Packing, especially of insulating layers, is the huge difference between our summer and winter jumps. And we're packing a lot of water and water purification materials, or a stove and fuel to melt snow.

The hardest part is balancing what soldier gear you need with what kind of life-saving gear you need. You want your paratroopers to be safe and have all the stuff to make them comfortable in the cold weather, but having a rucksack in excess of 100 pounds isn't sustainable to jump and do a mission that can last weeks or months.

Having to play that balancing game between what is inside your rucksack and on your person versus what can be delivered later is a very fun and challenging game in the Arctic.

Can't miss anything that would injure a jumper

U.S. Army paratroopers from 3rd Battalion, 509th Parachute Infantry Regiment, 2nd Infantry Brigade Combat Team (Airborne), 11th Airborne Division, leave the drop zone after finishing an airborne operation as part of Joint Pacific Multinational Readiness Center 24-02 in Donnelly Training Area, Alaska, Feb. 8, 2024.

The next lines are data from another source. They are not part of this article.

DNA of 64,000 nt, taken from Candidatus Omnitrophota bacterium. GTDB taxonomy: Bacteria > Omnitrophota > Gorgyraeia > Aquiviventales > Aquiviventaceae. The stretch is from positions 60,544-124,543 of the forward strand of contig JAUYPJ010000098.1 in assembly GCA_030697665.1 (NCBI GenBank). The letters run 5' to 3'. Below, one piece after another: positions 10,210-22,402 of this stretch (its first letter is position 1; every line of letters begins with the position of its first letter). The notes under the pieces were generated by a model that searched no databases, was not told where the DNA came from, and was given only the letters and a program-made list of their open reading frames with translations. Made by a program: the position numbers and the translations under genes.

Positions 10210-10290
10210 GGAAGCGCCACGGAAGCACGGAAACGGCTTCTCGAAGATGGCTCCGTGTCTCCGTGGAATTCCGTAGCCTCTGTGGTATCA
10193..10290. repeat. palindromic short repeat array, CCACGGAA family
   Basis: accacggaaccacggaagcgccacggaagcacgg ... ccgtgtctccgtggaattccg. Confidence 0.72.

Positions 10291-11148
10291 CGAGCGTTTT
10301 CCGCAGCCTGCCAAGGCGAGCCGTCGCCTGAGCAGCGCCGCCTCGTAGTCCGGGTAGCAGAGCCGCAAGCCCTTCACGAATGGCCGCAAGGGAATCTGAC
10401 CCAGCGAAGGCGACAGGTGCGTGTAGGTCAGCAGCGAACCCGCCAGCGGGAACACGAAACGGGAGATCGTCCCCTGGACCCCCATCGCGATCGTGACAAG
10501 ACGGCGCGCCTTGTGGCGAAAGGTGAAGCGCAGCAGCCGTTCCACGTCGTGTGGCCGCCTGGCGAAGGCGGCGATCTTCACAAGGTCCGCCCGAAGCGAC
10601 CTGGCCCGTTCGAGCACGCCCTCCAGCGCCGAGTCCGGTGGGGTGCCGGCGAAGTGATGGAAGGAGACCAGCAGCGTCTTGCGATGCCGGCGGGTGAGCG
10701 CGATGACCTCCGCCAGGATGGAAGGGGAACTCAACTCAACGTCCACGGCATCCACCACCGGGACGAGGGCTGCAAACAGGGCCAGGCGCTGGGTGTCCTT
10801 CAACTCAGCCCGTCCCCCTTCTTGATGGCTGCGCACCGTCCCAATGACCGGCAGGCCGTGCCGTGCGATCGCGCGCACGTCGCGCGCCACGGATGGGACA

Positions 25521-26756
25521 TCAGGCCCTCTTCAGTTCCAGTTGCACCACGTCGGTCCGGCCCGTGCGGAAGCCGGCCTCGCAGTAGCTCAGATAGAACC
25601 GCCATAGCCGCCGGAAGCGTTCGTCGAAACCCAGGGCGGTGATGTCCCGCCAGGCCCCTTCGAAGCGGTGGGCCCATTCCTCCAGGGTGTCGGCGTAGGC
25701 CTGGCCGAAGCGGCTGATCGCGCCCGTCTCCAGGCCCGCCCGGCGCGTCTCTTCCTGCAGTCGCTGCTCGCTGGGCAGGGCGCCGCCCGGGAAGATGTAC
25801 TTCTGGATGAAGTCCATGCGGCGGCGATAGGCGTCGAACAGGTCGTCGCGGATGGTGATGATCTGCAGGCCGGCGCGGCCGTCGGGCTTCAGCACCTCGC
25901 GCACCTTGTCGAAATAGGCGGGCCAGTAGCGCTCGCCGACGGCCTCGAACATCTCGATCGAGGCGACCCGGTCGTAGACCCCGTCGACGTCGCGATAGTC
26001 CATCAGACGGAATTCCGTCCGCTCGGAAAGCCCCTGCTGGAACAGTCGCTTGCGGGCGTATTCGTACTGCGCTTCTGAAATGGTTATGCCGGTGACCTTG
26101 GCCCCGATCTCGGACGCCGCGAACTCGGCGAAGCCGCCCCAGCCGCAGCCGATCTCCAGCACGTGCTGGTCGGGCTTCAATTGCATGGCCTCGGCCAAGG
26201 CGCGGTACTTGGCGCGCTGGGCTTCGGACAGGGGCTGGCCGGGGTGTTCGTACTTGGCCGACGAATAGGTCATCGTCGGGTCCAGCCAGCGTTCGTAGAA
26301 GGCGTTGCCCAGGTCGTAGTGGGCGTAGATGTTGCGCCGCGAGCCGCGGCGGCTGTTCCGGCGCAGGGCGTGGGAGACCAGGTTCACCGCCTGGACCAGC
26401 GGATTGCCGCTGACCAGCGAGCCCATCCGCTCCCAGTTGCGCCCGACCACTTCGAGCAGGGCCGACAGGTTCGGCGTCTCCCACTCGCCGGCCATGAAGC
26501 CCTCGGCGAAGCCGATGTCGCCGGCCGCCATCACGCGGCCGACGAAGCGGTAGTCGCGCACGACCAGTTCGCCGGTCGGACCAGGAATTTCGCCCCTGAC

When you are training to become a jumpmaster, there is a very high standard for what you need to do at the schoolhouse.

Inspecting paratroopers before a jump — when you're meticulously going item by item on each jumper and checking for each item's serviceability and that everything is in the correct configuration to exit the aircraft — is a pretty daunting task. You can't miss any major deficiencies that would cause injury to a jumper on that.

You also have to learn all of the equipment nomenclature. Each piece has its own special Army name that usually doesn't make sense in regular English, but you just have to learn it and know what it means.

So, for example, instead of saying something like helmet pad, it would be referred to as a front trapezoid pad, which refers to a very specific piece of equipment. Another is a rubber band, which is called a retainer band.

Specific words have specific meanings. If I just ask for a rubber band, I could be asking for any sort of thing. If I ask for a retainer band, I know beyond a shadow of a doubt that I'm getting this specific piece of equipment that everyone in the operations knows. If I ask for a helmet pad, there are about three or four different shapes you could get depending on the helmet you're using.